Comparing the household budgets against work incomes, the study highlighted that the median monthly work income of full-time workers aged 60 and above was S$2,000 back in 2017. This is about 1.5 times the budget for meeting basic standards of living among single elderly households. However, the researchers also pointed out that there are gender differences, with the median earnings of elderly women coming closer to the budget at just 1.3 times, compared to the 1.5 times for men.

Moreover, the report suggested that the overall picture in Singapore is one of heavy dependence on family contributions, with limited support from the state. In particular, the most common income source is adult children (78 per cent of elderly people reported such income in 2011), followed by wage work (21 per cent), and the CPF or other annuities (13 per cent). 

This raises a few policy concerns, the researchers said. "Due to rapid socio-economic development, current cohorts of older people have steep educational and skill disadvantages compared to younger workers. When work incomes and wage interventions fall short, some older people either do not have the means to ever retire or will be permanently dependent on public and informal transfers.

"Even among younger cohorts, lifetime wages can and do vary. With the widening of income inequality in Singapore over the past decades, people will become older with varying levels of savings."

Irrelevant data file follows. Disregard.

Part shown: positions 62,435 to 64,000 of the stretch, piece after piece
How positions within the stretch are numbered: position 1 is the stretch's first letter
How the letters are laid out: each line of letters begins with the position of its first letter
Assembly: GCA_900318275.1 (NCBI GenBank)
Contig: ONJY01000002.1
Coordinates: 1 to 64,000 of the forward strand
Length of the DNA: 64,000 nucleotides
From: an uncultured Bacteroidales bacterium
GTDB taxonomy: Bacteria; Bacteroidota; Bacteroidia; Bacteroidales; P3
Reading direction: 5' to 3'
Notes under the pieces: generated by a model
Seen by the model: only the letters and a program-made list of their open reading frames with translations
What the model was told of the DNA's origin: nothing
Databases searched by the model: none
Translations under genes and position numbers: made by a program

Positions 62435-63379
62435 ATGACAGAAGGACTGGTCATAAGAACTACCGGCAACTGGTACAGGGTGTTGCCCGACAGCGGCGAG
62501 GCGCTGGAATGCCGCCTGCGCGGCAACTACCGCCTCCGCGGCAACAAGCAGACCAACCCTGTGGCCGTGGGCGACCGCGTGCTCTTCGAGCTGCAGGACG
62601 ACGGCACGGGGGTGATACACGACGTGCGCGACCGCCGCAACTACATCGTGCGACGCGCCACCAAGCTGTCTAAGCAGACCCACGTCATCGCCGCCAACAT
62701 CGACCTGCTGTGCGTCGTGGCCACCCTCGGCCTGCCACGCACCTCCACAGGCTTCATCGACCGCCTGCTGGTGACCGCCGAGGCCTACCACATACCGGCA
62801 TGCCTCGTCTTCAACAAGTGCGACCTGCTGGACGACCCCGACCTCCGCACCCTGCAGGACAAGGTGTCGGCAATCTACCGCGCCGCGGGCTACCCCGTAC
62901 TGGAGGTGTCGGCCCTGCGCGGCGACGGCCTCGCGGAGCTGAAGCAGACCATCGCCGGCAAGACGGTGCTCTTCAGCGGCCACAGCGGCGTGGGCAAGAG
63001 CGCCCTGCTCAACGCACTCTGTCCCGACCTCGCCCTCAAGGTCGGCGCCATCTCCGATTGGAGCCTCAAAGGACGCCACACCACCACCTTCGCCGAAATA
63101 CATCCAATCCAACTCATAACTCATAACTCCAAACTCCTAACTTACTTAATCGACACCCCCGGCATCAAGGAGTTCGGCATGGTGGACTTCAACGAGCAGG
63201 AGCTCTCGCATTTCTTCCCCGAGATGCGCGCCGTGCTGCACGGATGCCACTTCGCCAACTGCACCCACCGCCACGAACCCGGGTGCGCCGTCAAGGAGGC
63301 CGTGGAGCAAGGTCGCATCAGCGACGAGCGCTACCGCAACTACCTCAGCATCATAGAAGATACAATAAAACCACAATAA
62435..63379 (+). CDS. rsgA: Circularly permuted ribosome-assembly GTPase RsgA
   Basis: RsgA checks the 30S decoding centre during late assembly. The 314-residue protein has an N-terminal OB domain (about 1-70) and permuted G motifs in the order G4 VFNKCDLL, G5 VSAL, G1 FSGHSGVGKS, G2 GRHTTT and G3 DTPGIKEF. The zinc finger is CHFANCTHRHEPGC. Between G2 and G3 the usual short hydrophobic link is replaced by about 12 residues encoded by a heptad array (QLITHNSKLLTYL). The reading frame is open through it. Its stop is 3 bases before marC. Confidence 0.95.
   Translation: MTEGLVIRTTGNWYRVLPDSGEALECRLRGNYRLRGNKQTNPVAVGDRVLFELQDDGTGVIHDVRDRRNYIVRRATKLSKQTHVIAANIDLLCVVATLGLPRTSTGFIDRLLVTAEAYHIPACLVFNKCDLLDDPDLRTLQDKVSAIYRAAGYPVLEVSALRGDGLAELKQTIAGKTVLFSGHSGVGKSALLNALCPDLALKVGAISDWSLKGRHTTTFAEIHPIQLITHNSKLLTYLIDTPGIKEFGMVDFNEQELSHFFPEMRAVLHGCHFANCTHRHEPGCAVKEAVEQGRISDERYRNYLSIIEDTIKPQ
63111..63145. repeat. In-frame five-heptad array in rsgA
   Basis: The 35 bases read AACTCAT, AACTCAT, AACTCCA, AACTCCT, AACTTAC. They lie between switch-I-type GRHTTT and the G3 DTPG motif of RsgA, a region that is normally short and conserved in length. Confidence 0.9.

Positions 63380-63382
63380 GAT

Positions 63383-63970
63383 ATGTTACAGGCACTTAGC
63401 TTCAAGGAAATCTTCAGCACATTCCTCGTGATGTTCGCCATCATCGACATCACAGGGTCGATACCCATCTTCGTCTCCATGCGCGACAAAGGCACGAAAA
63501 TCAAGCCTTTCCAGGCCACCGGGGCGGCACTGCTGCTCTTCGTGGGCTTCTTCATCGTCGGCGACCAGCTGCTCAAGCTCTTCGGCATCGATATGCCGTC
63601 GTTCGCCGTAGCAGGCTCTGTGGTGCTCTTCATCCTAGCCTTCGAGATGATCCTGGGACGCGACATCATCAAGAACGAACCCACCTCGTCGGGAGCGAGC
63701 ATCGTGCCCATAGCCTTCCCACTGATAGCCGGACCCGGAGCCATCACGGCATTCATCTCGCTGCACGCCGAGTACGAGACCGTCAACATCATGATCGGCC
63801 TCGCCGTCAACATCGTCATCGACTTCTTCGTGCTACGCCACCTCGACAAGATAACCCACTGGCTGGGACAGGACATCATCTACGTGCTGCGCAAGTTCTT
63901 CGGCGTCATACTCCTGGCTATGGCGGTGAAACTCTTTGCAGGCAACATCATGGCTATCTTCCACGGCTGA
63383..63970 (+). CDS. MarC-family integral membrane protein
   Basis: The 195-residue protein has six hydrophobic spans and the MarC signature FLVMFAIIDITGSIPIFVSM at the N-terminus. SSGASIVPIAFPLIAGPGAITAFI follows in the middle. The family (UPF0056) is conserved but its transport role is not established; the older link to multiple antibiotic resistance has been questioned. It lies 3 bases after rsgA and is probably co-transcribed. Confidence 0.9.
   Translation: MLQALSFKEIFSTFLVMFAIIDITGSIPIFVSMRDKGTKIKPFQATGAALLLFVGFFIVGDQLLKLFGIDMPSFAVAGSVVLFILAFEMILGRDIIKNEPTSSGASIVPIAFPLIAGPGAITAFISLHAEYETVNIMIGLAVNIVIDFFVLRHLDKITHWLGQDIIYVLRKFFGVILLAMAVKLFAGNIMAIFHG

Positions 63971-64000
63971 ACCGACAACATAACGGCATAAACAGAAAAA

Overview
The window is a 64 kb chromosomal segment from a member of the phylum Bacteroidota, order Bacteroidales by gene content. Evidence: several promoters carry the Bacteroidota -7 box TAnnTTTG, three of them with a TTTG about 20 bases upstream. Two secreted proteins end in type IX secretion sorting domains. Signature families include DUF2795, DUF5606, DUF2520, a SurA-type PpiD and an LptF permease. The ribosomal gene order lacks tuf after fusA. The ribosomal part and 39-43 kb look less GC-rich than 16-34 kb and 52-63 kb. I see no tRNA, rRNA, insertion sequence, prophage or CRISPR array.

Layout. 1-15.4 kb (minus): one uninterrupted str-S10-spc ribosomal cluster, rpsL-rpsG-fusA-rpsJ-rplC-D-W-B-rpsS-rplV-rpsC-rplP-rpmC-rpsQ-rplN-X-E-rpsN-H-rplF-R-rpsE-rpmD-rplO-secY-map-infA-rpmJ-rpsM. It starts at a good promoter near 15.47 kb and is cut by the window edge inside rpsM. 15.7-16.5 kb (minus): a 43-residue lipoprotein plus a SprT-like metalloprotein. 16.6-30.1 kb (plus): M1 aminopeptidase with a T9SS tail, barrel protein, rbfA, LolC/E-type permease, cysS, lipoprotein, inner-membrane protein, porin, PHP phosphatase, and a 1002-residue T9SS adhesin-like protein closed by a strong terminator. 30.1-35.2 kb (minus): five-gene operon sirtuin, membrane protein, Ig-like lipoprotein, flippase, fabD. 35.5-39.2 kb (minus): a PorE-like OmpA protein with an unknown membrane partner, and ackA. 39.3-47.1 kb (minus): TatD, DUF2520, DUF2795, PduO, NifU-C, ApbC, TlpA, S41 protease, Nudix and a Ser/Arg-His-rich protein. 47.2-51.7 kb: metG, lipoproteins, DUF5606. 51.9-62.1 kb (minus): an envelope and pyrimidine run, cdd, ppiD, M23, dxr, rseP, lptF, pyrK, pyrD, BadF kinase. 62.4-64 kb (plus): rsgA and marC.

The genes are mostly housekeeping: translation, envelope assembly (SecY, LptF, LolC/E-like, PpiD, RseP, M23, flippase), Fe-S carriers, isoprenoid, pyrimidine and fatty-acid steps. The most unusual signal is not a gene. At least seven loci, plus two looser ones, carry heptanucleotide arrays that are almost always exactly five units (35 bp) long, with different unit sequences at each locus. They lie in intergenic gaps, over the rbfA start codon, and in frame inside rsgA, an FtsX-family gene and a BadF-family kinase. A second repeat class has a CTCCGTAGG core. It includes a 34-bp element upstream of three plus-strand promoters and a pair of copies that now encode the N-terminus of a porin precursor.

They added that while CPF participation and savings are projected to increase with future cohorts, the basic retirement payment of less than S$800, even after the most recent reforms, is only about half of the household budget for a single elderly person, and falls significantly short of what is required for a basic standard of living.

Added associate professor Teo You Yenn from the School of Social Sciences at Nanyang Technological University (NTU), another member of the research team and author of the book "This Is What Inequality Looks Like": "To tackle inequality, it is critical to establish an agreed floor below which no one should fall. The MIS method can be usefully applied to generate societal consensus across a range of household types."

The study pointed out that currently, major public transfer schemes are means-tested and modest, with most subsidies being one-off for a limited period, or for limited cohorts. As such, access is not assured, the researchers explained. 

Furthermore, cross-generational family support is demographically unsustainable as the family size shrinks. This means that people will have either no, or fewer children as sources of retirement income, the researchers noted. 

"The reliance on adult children as sources of retirement income may moreover reinforce economic inequality insofar as supporting parents takes up a greater proportion of household costs for the lower and middle-income compared to theirhigher-income counterparts. This leaves less for other needs of younger households, such as children’s education."

Therefore, the researchers noted that overall, the gaps in people's capacity to meet basic standards of living must be urgently addressed so that older people in Singapore can achieve what the survey participants described as basic needs for "a sense of belonging, respect, security, and independence".